* the passage of HB 265 under Georgia Republican Governor Neal  in 2011. The bill mandated a report on how to reduce reliance on prison and focus on keeping people on the streets

In addition, Dagan and Teles contended that major right-wing think tanks like the American Legislative Executive Council (ALEC) and the State Policy Network, both of which formerly advocated rapid prison expansion, have shifted gears and begun to distance themselves from private prison corporations and explore ways to reduce spending on corrections.

The authors also mentioned the 2011 Right On Crime initiative signed by conservative luminaries like Jeb Bush,  Bill Bennett, Edwin Meese, Pat Nolan,  and Grover Norquist  which advocated the elimination of mandatory minimums for nonviolent offenses as well as a geriatric release program for many of the more than 200,000 people currently in prison who are over 50 years old.  Dagan and Teles claimed that even Newt Gingrich has seen the light, offering  his 2011 pronouncement as evidence:  “There is an urgent need to address the astronomical growth in the prison population, with its huge costs in dollars and lost human potential … The criminal-justice system is broken, and conservatives must lead the way in fixing it.”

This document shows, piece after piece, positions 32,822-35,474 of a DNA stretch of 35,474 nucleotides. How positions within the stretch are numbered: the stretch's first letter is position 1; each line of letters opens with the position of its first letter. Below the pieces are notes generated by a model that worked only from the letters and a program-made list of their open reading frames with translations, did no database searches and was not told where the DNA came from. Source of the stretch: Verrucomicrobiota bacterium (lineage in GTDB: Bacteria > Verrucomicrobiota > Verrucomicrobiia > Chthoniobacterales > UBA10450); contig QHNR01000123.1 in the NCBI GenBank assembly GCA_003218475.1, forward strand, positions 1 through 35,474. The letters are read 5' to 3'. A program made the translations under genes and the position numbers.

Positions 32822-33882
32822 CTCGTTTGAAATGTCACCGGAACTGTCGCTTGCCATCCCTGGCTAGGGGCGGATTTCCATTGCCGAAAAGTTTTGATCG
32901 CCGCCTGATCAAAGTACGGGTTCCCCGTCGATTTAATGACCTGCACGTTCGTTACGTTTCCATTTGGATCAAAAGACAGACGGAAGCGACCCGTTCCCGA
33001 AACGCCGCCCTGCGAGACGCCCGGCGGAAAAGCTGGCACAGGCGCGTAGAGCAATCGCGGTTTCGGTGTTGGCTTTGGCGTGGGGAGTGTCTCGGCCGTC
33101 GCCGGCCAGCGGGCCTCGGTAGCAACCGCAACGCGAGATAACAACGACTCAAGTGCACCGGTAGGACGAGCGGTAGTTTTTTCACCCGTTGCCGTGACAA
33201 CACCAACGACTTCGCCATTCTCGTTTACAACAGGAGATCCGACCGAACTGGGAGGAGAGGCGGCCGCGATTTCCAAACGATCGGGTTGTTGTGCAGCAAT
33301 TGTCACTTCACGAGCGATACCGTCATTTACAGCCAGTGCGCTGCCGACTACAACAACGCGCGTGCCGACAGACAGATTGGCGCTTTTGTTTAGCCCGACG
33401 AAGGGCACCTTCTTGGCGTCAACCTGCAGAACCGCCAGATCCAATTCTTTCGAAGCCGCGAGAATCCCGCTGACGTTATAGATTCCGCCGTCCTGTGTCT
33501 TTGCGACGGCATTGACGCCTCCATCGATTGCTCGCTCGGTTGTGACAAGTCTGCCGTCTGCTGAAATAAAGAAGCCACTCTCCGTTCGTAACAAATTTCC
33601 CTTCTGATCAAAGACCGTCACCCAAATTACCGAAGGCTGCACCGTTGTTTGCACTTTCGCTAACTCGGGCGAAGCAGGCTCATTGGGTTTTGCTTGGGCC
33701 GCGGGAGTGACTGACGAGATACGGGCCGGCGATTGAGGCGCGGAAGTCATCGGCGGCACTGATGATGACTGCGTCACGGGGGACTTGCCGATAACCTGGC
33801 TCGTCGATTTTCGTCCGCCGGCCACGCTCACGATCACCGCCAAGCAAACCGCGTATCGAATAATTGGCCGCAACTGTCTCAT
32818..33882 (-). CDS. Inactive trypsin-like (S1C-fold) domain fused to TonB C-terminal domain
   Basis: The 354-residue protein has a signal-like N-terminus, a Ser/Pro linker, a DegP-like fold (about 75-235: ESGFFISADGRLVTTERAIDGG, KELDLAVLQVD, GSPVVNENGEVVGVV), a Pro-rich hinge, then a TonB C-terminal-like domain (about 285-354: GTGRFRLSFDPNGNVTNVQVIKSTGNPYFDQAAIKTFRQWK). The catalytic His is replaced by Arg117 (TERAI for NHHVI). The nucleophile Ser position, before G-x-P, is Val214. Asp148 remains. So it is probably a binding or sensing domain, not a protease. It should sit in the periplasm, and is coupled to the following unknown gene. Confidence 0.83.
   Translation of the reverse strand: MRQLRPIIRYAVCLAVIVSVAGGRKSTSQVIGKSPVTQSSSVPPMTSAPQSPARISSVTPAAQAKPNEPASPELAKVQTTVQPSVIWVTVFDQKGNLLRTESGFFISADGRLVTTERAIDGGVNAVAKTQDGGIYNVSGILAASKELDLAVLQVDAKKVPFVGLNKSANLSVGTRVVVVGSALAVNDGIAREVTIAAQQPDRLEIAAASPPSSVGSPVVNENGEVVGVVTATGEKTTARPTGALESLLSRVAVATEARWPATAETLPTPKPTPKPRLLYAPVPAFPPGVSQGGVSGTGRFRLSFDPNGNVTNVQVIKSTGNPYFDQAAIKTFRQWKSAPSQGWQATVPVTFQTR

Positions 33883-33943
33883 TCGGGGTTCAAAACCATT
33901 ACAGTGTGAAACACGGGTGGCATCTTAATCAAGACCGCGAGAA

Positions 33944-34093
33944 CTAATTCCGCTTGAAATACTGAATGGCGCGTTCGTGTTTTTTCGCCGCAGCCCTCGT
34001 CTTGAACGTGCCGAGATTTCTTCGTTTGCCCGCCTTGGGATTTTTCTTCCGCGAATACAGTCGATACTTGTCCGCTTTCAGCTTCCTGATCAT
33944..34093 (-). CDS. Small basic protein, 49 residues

Overall, the portrait painted by Dagan and Teles hardly resonates with our memories of the conservative law and order firebrands who kicked off the War on Drugs in the 1980s, used Willie Horton to scare voters away from Dukakis in 1988, and joined with Democratic colleagues to push through the mandatory minimums and three strikes laws which gave teeth to their moralizing and racialized crusades.